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One way to pay for the Green New Deal: NPR



Rep. Alexandria Ocasio-Cortez talks about Green New Deal in Washington, D.C., May 13. She has shone a spotlight on a once unclear economy known as "Modern Monetary Theory."

Cliff Owen / AP


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Cliff Owen / AP

Rep. Alexandria Ocasio-Cortez talks about Green New Deal in Washington, D.C., May 13. She has shone a spotlight on a once unclear economy known as "Modern Monetary Theory."

Cliff Owen / AP

Then rep. Alexandria Ocasio-Cortez rolled out her "Green New Deal", demanding clean energy and guaranteed jobs, was one of the first questions she got: How do you plan to pay for it?

The new York Democrat argued that ambitious programs can easily be funded through deficit expenditure.

"I think the first thing we have to do is break the wrong idea that taxes pay 100% of public spending," Ocasio-Cortez told NPR's morning release in February.

In this way she shone a spotlight on a once unclear economy known as "Modern Monetary Theory" or MMT.

"It was something of an Oprah effect when she did," said economist Stephanie Kelton of Stony Brook University. "People immediately started Googling & # 39; Modern Monetary Theory & # 39; to find out what she was referring to."

Run that Google search and you will quickly find Kelton yourself. The economist, who recommended Bernie Sanders' 2016 campaign, is one of the most well-known evangelists of the theory. Kelton says to pay for major government programs is the simple part. If Congress is willing, the Federal Reserve can effectively print the money.

"If Congress allows a few billion dollars of extra expenses, or a few hundred billion dollars, then Fed's job is to make sure the checks don't bounce," Kelton told the NPR.

A key element of MMT is that governments that govern their own currency – like the United States – don't have to worry about spending more than they collect tax. They can always make more money. But despite the caricature, sometimes offered by both the critics of the theory and the audience, Kelton insists that there is no empty check for unlimited state expenditure.

"Too often people get a whiff of MMT, they don't read the literature, and somehow they come to takeaway as MMT is about writing prosperity," Kelton said. "And of course when people are hearing printers, they go straight to Zimbabwe or Weimar Germany."

They are notorious cases of hyperinflation. But Kelton claims that runaway prices are just a danger when demand exceeds the real resources of an economy – the people, the machinery, and the commodities. If there is idle capacity, MMT maintains that additional public spending does not trigger inflation.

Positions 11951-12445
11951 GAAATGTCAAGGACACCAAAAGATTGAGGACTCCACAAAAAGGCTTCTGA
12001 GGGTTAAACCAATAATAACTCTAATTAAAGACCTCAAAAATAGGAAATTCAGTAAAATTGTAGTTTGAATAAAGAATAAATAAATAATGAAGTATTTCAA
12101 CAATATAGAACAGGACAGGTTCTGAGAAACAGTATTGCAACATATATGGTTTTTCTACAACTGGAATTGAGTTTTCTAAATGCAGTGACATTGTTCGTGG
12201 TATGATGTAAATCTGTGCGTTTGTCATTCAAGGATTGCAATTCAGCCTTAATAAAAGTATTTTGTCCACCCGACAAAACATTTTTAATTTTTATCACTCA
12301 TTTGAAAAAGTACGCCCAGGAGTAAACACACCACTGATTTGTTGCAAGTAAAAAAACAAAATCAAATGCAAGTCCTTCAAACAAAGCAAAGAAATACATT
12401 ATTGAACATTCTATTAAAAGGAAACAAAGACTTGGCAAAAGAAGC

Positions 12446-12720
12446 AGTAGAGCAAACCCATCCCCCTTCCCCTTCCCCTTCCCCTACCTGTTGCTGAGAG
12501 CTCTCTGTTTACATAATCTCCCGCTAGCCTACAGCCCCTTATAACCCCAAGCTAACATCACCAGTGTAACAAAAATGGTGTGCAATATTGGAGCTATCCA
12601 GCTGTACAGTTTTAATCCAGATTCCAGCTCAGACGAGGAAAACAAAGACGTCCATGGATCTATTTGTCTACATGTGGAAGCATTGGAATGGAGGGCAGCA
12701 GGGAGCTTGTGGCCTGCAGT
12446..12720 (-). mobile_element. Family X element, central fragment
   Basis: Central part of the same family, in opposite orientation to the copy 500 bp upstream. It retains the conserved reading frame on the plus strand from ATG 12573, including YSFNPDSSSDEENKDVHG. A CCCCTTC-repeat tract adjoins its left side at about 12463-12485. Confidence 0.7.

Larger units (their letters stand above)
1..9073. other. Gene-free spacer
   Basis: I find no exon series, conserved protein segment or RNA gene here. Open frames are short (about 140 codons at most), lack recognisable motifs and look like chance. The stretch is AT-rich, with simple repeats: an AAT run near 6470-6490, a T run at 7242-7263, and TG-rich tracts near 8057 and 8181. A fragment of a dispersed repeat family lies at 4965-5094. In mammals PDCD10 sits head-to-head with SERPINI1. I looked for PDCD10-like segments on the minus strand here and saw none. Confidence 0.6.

Last week, under the question from Ocasio-Cortez, Federal Reserve Chairman Jerome Powell recognized the US labor market has shown more capacity to grow without triggering inflation than he and his colleagues had expected. Still, Powell is no fan of MMT.

"The idea that deficits do not affect countries that can borrow in their own currency, I think, is just wrong," he told a Senate hearing in February. "We either need to spend less or increase more revenue."

Tax historian Bruce Bartlett also bursts MMT as little as a fig leaf, and gives a license for large expenses in the same way. Art Laffer provided the Republicans with cover to cut taxes with questionable claims they would pay for themselves.

"MMT is a kind of Laffer basket on the left," Bartlett said. .

However, some of MMT's greatest followers are not liberal politicians, but merchants on companies such as Pimco and Goldman Sachs. James Montier, who is with the investment company GMO, says he turned to the theory after more conventional economics led him to the wild.

In the 1990s, Montier and many others were convinced that Japan's increasing government debt would increase borrowing costs. It didn't.

"It cost both me and my clients or someone who was stupid enough to follow my money," Montier believed. "It was one of the worst trades I've ever suggested in my entire life."

He says MMT offers better financial forecasts and helped him understand why US interest rates have remained low, despite rising public deficits.

Persistent low interest rates have also prompted some common economists like Larry Summers and Jason Furman to rethink their attitudes and be less concerned with deficits. But they have not accepted MMT.

Furman, who advised former President Obama, says there are always many ambitious ideas floating around Washington. He argues for those who are really worth doing, are also worth paying for.


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